The most popular piece I’ve written on this site over the past few was about Teaching English Online. I wrote it while I was hanging out with a bunch of digital nomads in Chiang Mai, Thailand in 2015. A lot of them didn’t really have any savings or real plans but were inspired by the writings of Tim Ferriss and Pieter Levels and wanted to find a way to make it happen.

So many people teaching online

Chiang Mai is a very inexpensive place to live, it has decent and improving internet services and it’s safe considering the level of economic development. However, it has oddly rigid rules for foreign English teachers, including a number of filters that range from useless to harmful (e.g. TEFL certifications). As a result, teaching online is a particularly nice option for DNs in Thailand.

Most people teach for companies local to China or on tutoring platforms like Verblingor Italki. I noticed some other teachers doing group classes on their own sites and a few who were even more ambitious and were selling courses or memberships. Probably due to the fact that I used to manage an English teaching school in Taiwan, a lot of acquaintances were asking me about teaching in SE Asia or teaching online. So I wrote the blog post linked at the top.

Writing a whole book on online language teaching

With no special amount of promotion, the article was getting a couple hundred visits per day and generated literally hundreds of comments, ranging from “please elaborate” to “Hi! {my entire life story}, what do you advise?” to people directly asking or offering jobs.

Given that response and the fact that I really did have a lot more ideas to share, I wrote a 43 page ebook aimed at the more ambitious and more entrepreneurial segment of teachers since I used to be a member of that group and understand it better.

I priced the book fairly high, at $49, both to prevent a flood of emails I’d feel obligated to answer and because anyone who was able to raise their rates on Italki by even $1 per hour based on what they learned would earn back multiple times what they spent on the book in a single month and of course those building their own courses or membership sites would have an even more attractive ROI.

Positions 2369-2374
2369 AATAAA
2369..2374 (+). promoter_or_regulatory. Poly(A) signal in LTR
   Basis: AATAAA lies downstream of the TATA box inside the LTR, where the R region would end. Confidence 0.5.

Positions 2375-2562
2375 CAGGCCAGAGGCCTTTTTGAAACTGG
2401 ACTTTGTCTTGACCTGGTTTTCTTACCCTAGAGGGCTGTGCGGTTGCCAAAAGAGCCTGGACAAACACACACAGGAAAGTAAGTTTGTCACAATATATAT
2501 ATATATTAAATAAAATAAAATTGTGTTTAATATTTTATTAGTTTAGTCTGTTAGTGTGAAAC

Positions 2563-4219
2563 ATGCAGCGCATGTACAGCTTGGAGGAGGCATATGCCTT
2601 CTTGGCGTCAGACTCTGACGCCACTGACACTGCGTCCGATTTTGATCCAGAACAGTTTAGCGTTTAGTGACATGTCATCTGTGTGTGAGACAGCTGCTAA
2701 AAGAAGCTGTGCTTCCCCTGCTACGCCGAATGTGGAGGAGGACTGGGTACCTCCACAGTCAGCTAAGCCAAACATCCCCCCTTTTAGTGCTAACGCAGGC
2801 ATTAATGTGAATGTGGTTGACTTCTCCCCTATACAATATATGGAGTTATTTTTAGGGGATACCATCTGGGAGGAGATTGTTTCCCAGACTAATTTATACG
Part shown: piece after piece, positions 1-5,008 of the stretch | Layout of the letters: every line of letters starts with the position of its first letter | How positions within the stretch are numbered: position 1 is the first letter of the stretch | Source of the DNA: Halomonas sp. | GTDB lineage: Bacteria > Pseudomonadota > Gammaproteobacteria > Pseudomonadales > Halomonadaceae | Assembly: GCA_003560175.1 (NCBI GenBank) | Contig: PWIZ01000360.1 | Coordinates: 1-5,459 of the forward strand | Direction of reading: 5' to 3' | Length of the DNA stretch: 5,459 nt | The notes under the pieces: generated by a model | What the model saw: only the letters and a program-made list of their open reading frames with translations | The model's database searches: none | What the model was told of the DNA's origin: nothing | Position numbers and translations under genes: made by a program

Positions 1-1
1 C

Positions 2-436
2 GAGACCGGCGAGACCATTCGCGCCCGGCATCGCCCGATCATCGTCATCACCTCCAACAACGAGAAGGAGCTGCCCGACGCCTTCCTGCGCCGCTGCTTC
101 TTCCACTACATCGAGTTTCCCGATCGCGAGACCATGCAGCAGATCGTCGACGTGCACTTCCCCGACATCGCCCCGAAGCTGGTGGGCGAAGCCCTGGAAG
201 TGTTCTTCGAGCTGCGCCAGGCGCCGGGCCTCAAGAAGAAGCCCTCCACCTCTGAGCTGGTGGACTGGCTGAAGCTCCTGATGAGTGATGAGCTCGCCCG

Feedback was narrow and deep

I did not expect what happened next. Only a small number of people bought my book but among the small number of readers, there are now some people earning more from their online courses than I’ve ever earned from anything online ever.

This is was doubly weird for me given how I’ve basically been living as frugally as I did as a 20 year-old while struggling to build a more mission-driven online business. If I had put the same effort into literally following my own blueprint, I’d have an ample income with which to fund my start-up.

That was really something to think about. The other thing is, in the process of building and rebuilding various incarnations of my language learning platform, I’ve developed a great deal of familiarity with a niche and growing web framework and programming language. The market value of such knowledge to learners is clear given the healthy market for web developers and the continual learning the job requires.

A public experiment

I decided to give it a shot. I’m teaching a computer language rather than a human one but other than that I’m following the plan in the book… following the plan I wrote, as strange as it is. I also decided to to it in public so whoever bought the book can see how it goes and learn from the process. Curious onlookers who have never even heard of the English teaching book can too, if they want! Here are the details:

  • I’m teaching the Elixir programming language
  • The main channel for building an audience is YouTube, not a blog
  • There’s a website for it, but mostly it just links to the videos
  • Some content will be premium
  • At least half the content I make will be free
  • I’ve intentionally avoided “cheating” by using my existing audience

On that last point, I really want this experiment to be useful for people who don’t already have an audience from writing online for a decade. I hate it when I read a write up from some well known author who makes a video course or some other product and then talks as if the success they had in it was due to their strategy rather than their gigantic following. My following isn’t that large but still, it’s a whole lot easier to grow an audience for a new project up from 50 instead of up from zero.

So… I started the new channel three and a half weeks ago, published daily videos and slogged painfully from only having myself as a subscriber to 14 subscribers at the end of week 2 to over 50 subscribers in the past week. Now the channel is getting more views per day than the ToshuoVids channel is, so this blog post will give the new channel a boost, but not nearly enough to ruin the nature of the experiment.

I’ll be sharing more on my strategy and progress on the channel.  The entire process of building the site is even recorded in YouTube videos.

But I probably won’t be sharing too much more about on here, except to the extent that it would be interesting or useful to English teachers and/or general internet friends wondering what I’m up to.